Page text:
Theoretically you could write a program which does GoTo using the ST4 on your laptop.

The biggest problem, even if you could do this, is that the ST4 commands work around the tracking speed (15"/s). This is very slow for GoTos.

 

An alternative approach is to build your own controller with newer motors. It is not very expensive, but needs some working knowledge of electronics and computers.

Take a look at ONSTEP

https://onstep.group.../main/wiki/4414

 

I have done the iterative platesolve/manual movement by hand, and it gets easier if you use the RA/Dec setting circles to measure approximately the amount you need to move.

 

In the end I built a platesolving GoTo which automates the same concept.

https://www.cloudyni...-project-ps-g2/

Thanks for sharing. I admire these DIY GOTO efforts and believe the outcome is exactly what lots of amateur astronomers expect. Although it's far beyond my reach in knowledge, I have saved the pages for further digestion. Thank you so much!

 

Given my limited knowledge and gears, I am thinking it more practical to accept the advice of using the setting circles in combination with plate solving. I probably won't need too many iterations until I somehow locate the target in the view.

 

I'm using my rudimentary thinking to try to devise a makeshift technique. Is this going to work out?

 

1. Orient my imaging camera in line with the scope, so any stars' horizontal motion is along DEC, and vertical is RA.

2. Place a bright star, say Vega on the top/bottom edge of the FOV so I can see it in live view.

3. Press RA+ or RA- on the small hand controller the moment I begin timing.

4. Average the time it takes for the star to travel from one edge of the field to the other, and divide it by the height of my FOV to get the "seconds per arcmin" or even finer units.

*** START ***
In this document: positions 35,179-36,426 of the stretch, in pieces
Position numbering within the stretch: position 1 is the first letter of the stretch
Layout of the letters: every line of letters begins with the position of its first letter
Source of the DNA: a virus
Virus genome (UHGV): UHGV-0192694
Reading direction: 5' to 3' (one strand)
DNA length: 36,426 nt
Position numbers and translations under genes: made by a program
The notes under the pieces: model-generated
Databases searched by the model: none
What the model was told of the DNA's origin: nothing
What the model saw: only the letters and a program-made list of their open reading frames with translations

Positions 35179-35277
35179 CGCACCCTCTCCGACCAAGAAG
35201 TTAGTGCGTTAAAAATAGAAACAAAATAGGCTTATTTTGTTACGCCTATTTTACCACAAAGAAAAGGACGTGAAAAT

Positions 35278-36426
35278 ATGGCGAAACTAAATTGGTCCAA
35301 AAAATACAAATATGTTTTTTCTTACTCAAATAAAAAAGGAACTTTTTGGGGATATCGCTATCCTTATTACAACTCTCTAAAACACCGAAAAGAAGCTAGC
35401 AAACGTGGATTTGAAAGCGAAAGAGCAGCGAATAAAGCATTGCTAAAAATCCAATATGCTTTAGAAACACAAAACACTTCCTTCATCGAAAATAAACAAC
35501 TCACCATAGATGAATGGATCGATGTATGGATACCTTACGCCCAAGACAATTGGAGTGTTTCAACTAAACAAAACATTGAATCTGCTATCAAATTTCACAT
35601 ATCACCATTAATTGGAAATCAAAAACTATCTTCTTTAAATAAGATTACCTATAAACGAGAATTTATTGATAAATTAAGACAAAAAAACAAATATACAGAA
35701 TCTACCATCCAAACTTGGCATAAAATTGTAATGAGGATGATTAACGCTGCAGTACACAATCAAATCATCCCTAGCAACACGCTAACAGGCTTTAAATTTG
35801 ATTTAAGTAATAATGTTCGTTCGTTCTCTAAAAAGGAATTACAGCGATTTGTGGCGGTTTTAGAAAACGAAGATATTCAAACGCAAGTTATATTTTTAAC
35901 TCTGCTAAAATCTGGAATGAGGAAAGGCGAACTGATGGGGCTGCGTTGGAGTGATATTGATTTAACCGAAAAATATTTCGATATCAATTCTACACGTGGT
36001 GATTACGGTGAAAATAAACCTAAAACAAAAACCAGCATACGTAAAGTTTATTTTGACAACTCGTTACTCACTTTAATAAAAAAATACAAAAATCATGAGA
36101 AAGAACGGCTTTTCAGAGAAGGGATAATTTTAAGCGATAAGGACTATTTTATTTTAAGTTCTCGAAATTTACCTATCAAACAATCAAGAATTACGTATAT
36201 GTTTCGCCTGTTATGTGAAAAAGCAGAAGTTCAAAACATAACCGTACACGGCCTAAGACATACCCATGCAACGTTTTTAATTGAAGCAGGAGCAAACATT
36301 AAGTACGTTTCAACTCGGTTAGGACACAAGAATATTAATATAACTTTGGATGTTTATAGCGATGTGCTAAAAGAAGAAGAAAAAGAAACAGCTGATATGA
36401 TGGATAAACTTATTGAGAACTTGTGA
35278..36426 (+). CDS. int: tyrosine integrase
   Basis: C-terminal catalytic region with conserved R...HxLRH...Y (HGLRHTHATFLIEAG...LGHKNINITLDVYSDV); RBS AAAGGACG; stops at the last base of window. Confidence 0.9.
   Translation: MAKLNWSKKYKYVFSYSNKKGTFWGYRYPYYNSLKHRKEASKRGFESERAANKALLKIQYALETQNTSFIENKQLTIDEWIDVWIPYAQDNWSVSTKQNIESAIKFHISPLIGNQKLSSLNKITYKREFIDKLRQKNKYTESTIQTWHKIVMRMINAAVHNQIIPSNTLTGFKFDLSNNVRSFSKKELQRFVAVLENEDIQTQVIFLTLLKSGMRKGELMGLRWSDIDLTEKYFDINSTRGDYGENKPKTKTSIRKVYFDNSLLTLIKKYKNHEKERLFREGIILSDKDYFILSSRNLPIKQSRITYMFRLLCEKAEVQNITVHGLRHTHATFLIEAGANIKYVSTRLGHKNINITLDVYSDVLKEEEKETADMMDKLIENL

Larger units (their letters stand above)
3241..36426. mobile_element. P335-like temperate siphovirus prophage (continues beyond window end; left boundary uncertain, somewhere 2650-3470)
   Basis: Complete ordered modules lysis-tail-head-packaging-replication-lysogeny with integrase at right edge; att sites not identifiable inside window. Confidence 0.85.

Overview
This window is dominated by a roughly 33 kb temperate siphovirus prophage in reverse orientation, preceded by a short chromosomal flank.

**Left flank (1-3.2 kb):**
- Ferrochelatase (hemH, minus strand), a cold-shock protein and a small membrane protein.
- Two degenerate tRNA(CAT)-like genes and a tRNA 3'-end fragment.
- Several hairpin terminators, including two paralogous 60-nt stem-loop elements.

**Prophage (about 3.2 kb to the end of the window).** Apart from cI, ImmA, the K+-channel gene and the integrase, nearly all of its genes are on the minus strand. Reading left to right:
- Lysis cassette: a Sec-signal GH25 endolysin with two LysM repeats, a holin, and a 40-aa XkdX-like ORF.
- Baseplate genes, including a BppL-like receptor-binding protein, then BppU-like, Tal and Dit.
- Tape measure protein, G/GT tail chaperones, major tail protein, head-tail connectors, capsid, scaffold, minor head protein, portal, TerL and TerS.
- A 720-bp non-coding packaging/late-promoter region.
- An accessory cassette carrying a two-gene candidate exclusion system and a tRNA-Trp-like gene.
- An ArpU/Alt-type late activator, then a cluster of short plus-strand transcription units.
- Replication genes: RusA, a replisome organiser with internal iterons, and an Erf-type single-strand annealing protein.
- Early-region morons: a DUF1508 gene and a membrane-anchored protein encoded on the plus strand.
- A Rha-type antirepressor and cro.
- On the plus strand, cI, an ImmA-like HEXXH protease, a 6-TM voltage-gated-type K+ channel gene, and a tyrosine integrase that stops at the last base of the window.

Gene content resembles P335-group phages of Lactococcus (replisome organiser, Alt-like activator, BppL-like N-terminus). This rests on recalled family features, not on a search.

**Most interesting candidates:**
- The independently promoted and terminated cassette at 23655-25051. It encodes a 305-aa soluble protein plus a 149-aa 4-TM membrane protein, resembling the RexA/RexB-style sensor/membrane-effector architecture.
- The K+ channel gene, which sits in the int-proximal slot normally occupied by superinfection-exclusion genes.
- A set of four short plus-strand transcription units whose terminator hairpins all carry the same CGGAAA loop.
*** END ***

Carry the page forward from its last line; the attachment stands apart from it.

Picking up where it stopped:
5. Do the same on DEC direction, taking backlash into consideration.

 

So I can coarsely math the time I need to press on the RA and DEC button if I want to move my scope to the desired target. This sounds like using abacus and typewriter in the information world, but I'll give it a try as I think it's going to get me somewhere near my target. 

 

Lu


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#6 hcf

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Posted 14 June 2021 - 10:52 PM

Yes, estimating the speed will be helpful too.

If your motors have clutches, ie they can be disengaged from the worm shafts easily, you could try the slow motion knobs too. It is easier to estimate how much to turn the knobs for a particular degree.

 

The manual method is not too bad for AP, because you spend a lot more time photographing than you spend framing the target.


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#7 astrokeith

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Posted 15 June 2021 - 06:37 AM

Thanks for sharing. I admire these DIY GOTO efforts and believe the outcome is exactly what lots of amateur astronomers expect. Although it's far beyond my reach in knowledge, I have saved the pages for further digestion. Thank you so much!

 

Given my limited knowledge and gears, I am thinking it more practical to accept the advice of using the setting circles in combination with plate solving. I probably won't need too many iterations until I somehow locate the target in the view.

 

I'm using my rudimentary thinking to try to devise a makeshift technique. Is this going to work out?

 

1. Orient my imaging camera in line with the scope, so any stars' horizontal motion is along DEC, and vertical is RA.

2. Place a bright star, say Vega on the top/bottom edge of the FOV so I can see it in live view.

3. Press RA+ or RA- on the small hand controller the moment I begin timing.

4. Average the time it takes for the star to travel from one edge of the field to the other, and divide it by the height of my FOV to get the "seconds per arcmin" or even finer units.

5. Do the same on DEC direction, taking backlash into consideration.

 

So I can coarsely math the time I need to press on the RA and DEC button if I want to move my scope to the desired target. This sounds like using abacus and typewriter in the information world, but I'll give it a try as I think it's going to get me somewhere near my target. 

 

Lu

Does your 'no brand' have a speed selector. usually there is x0.5, x2 and x8 or x16. If so it opens up some options.